Login/
Create Account

Cat's Cradle Blog

New catalog on World War I from Cat’s Cradle Books

Thursday, May 26th, 2016

I invite you to download and view my World War I catalog.  All titles subject to prior sale.  Inquires may be made to info@catscradlebks.net.  I accept major credit cards and PayPal.

The Great War changed the landscape of the modern world whether we look at the military, medicine, technology, gender roles, diplomacy, international borders, or economies.  This catalog offers a range of titles for the interested layperson as well as the scholar.

May  we enjoy a future that is free of such devastating conflict.  And may we remember so as not to repeat it.

 

Kathy Carter@Cat’s Cradle Books

June 6, 1944, D-Day. A turning point in WWII, a day of sacrifices to remember

Wednesday, June 6th, 2012
Ambrose, Citizen Soldiers

1st edition 1st printing, Stephen Ambrose, Citizen Soldiers: The U.S. Army from the Normandy Beaches to the Bulge to the Surrender of Germany. Simon & Schuster, 1997. $25.00

On June 6, 1944, on the beaches of Normandy, the tide turned on the Western Front in Europe.  With the Soviet Red Army already pushing from the East following the Battle of Stalingrad, and Hitler’s Axis ally Mussolini fallen, Allied victory in World War II was in sight.  Less than a year later, in May 1945, came V-E Day.  And in September of that year, V-J Day ended the war.

Let’s remember the heavy price paid for these victories, which ultimately made not only the western Allies but the world more free.  So many of us – Americans, Canadians, British citizens at home and across the Commonwealth, Soviet and French citizens, and many others – suffered and died, or served and survived, both in the theater of war and at home. Let’s remember also that thousands upon thousands of enemy soldiers suffered, as did their families.  And the price paid by innocents was so staggering that I, today, still cannot fully imagine it.

The entire world, in fact, paid dearly for World War II. That having been said, I believe that we have made the world a place more receptive to democracy and individual freedom.  A global peacekeeping organization, the United Nations, continues – often ploddingly and imperfectly – to do its work in the world.

We’re not there yet.  But we move, slowly and with frustration sometimes, along the road.

Could this have happened without World War II?  Perhaps, but history is what it is.  We cannot really know.

Visit Cat’s Cradle Books for great reading on World War II.

Napoleon’s Conquest of Europe: The War of the Third Coalition

Wednesday, July 14th, 2010

Schneid, Napoleon's Conquest of Europe

In this book from Praeger Publishers, Frederick C. Schneid examines the War of the Third Coalition and its background of Napoleon’s diplomacy and alliance building.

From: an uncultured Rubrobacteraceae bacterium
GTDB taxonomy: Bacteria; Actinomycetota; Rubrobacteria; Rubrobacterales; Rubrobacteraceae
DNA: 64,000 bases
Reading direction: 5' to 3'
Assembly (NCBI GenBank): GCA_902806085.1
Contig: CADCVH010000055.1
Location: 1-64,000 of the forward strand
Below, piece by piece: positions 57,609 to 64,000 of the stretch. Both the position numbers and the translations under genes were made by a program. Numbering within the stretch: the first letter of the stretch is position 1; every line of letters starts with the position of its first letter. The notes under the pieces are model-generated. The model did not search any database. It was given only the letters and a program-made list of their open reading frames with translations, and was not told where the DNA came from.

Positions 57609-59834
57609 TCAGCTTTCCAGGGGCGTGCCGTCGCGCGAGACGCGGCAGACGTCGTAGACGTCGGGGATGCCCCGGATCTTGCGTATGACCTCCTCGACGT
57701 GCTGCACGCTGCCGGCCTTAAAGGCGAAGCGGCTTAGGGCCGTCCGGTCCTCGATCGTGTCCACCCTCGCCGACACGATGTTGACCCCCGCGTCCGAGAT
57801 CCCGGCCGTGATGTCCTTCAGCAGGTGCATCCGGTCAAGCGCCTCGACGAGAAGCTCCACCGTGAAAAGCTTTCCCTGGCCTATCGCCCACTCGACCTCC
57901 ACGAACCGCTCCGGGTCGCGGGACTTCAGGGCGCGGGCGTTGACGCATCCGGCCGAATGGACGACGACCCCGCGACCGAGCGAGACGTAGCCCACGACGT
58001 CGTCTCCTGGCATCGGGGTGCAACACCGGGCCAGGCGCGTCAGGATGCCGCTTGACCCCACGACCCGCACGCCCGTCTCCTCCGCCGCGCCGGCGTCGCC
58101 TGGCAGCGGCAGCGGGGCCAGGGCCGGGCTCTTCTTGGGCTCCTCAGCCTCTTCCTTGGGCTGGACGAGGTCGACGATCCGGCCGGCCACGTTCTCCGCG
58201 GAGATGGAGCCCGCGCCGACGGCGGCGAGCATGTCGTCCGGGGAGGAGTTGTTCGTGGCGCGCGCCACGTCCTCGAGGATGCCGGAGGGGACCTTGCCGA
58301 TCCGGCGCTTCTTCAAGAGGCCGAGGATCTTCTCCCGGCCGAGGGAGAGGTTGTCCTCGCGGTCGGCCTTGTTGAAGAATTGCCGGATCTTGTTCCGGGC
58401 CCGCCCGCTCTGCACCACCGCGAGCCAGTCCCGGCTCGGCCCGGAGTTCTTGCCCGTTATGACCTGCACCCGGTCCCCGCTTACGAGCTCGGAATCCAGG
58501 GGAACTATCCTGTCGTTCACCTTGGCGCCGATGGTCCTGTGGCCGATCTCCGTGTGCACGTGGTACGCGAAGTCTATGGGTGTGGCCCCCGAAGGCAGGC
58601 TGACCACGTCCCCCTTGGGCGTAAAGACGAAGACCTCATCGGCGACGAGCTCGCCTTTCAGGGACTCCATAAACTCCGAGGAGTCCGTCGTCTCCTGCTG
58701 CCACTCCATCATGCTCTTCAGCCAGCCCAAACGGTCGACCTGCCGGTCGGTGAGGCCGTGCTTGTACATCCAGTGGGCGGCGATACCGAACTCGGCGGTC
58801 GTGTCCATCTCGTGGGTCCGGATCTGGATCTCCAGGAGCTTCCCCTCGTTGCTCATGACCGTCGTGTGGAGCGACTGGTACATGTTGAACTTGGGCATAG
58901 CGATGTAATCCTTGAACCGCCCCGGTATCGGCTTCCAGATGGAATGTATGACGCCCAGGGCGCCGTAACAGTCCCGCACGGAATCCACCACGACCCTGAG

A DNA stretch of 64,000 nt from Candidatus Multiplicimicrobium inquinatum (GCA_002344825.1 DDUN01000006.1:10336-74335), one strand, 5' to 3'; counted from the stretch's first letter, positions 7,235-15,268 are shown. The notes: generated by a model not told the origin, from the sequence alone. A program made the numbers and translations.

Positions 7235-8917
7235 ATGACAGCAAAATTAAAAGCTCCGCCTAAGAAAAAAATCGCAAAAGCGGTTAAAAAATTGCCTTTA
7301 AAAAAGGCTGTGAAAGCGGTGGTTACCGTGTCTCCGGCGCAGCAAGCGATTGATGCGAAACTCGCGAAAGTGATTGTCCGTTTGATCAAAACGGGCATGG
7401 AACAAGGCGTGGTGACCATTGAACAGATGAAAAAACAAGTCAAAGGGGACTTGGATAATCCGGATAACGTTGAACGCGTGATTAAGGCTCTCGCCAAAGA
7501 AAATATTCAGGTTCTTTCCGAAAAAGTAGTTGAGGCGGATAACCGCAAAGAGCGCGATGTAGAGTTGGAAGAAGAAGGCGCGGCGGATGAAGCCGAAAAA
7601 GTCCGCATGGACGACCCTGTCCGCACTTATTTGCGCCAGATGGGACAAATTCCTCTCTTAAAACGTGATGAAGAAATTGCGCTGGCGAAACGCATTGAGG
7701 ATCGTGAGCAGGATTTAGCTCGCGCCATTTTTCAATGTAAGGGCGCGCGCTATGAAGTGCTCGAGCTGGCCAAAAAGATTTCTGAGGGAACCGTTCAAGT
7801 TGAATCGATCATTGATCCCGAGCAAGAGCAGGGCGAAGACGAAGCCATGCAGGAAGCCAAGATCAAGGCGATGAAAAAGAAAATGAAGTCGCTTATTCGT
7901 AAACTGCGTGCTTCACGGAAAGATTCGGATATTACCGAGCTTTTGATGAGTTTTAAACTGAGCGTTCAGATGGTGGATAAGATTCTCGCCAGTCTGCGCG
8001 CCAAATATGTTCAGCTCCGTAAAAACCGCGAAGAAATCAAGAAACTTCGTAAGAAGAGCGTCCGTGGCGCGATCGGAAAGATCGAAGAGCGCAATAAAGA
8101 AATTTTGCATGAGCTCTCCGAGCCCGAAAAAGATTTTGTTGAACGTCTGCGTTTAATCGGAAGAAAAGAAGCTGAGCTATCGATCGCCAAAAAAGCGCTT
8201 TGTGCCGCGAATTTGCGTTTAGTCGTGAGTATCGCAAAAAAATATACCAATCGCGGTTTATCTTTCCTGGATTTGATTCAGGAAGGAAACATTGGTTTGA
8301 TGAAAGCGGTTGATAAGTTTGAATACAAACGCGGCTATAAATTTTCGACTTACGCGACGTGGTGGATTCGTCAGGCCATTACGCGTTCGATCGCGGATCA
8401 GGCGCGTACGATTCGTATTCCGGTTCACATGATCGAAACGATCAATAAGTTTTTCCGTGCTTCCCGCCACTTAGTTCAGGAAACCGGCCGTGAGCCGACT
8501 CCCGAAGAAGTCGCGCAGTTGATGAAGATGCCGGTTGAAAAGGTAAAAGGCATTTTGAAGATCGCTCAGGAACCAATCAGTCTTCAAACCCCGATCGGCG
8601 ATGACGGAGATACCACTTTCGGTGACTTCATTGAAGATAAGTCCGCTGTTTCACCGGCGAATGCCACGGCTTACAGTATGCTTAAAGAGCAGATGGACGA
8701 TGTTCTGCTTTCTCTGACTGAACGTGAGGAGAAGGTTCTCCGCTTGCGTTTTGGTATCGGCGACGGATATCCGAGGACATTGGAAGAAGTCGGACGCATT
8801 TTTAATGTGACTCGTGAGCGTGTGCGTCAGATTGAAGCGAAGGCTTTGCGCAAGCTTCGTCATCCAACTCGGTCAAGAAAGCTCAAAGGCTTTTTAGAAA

It serves as an important addition to scholarship in Napoleonic Studies, as well as the larger fields of military and diplomatic history.

Napoleon’s Conquest of Europe is a volume in Praeger’s Studies in Military History and International Affairs Series (Jeremy Black, series editor).  Our copy is signed by the author on the half-title page.  

The book has been well received:

“Schneid increases his stature among the rising generation of U.S. historians of the Napoleonic Wars with this comprehensively researched and economically presented analysis of the War of the Third Coalition. Demonstrating command of a broad spectrum of sources, he smoothly integrates policy formation, diplomatic interaction, and military operations in a work meriting recognition as a standard introduction to the war that made Napoleon master of Europe.”   Dennis Showalter, Colorado College.

“An excellent synthesis, and unusual in that it deals in great detail with the factors leading to the formation of the Third Coalition against France (1803-1805) and the ensuing war. In some cases Schneid traces the diplomatic, economic, political, cultural and personal reasons leading to conflict back into the seventeenth century. The battles are crisply and accurately recounted – especially Austerliz – giving special attention to Napoleon’s enemies, which is lacking in most military histories.”   Owen Connelly, University of South Carolina.
_______________________________

About the author: Frederick C. Schneid is a Professor of History at High Point University in North Carolina.  He has spent a career investigating the leadership and actions of Napoleon Bonaparte both on and off the battlefield.